Yesterday’s mid-term election was a big win for a Republican Party badly in need of good news. Here are five takeaways from yesterday’s election, beginning with the obvious:
1) A very good night for the GOP. This was always going to be a tough year for Democrats. Speculation that the government shutdown might cost the GOP the House notwithstanding, a disproportionate number of Democrats faced reelection in Republican-leaning states. Add to this the fact that low turnout in midterms generally favors Republicans, the fact that President Obama (42% approval) and his policies (Obamacare, 38.1% approval) are stubbornly unpopular, and that the economy continues to underwhelm, and 2014 was always going to be an uphill slog for Democrats. (Many of these trends will be reversed in 2016. More on that later.)
Bad year for Dems aside, last night’s Republican wave reached farther than many thought it would–the governors’ mansions in true-blue states like Maryland, Illinois, and Massachusetts come to mind. And while no one really expected Democrats to hold the line in places like South Dakota and Montana, losing in Iowa, Colorado, and North Carolina, while holding Virginia (it appears) by only the narrowest of margins was a big defeat for Democrats.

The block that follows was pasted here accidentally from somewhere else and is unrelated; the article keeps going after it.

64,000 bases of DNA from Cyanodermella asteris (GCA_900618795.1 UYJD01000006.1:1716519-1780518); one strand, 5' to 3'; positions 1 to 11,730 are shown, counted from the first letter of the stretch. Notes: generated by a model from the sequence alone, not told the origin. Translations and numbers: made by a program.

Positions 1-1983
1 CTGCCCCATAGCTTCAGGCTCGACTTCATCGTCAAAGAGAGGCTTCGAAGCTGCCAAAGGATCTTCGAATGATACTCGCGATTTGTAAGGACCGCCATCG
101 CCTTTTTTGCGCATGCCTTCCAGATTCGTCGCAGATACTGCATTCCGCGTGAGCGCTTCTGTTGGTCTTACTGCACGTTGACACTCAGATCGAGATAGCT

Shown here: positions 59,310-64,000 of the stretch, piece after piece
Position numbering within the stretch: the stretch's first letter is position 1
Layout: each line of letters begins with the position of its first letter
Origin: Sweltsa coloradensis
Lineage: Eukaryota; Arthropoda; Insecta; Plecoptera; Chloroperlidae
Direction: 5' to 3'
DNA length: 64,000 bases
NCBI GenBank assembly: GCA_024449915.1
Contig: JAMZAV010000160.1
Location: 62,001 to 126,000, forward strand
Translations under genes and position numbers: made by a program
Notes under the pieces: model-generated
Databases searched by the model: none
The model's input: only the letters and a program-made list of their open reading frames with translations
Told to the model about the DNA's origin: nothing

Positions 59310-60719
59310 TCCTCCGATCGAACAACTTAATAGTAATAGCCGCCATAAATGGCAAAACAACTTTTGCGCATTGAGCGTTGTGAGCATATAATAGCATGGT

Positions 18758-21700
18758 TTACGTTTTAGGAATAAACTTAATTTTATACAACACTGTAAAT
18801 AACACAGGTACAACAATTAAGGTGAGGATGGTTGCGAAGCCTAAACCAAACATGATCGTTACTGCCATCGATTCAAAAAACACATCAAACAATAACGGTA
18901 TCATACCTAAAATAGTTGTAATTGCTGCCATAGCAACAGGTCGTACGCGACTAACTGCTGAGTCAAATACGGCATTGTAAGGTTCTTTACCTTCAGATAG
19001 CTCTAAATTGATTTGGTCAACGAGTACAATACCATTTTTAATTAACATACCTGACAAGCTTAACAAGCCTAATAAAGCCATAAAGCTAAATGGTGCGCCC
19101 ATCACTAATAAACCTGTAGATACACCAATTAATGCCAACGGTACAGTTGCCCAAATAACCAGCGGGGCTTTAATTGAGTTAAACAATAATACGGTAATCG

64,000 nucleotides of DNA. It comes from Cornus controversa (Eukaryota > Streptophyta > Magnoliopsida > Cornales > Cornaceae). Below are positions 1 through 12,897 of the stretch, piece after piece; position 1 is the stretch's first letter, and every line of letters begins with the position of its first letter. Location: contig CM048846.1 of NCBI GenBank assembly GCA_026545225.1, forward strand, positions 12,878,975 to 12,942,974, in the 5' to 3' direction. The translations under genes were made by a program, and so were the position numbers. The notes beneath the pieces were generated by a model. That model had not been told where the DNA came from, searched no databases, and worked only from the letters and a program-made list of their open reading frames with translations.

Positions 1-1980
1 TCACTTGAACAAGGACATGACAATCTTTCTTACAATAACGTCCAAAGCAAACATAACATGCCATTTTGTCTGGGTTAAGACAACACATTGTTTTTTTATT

When all the dust settles and the last vote is counted (and the last runoff run), Republicans could well have a 60+ seat margin in the House of Representatives, hold 53 or 54 Senate seats (crucial for judicial appointments), occupy 31 governor’s mansions, and control close to two thirds of all legislative houses at the state level.
2) Candidates matter: The must-read story of the day is this outstanding piece from Philip Rucker and Robert Costa at the Washington Post. They tell how the GOP made a concerted effort to recruit viable candidates and, above all, to make sure the candidates were disciplined and well-prepared. This effort paid off. He’s a telling bit from Rucker and Costa:
Minutes after landing at Reagan National Airport one day early this year, many GOP Senate hopefuls found themselves besieged at baggage claim by people with cameras yelling questions at them about abortion and rape.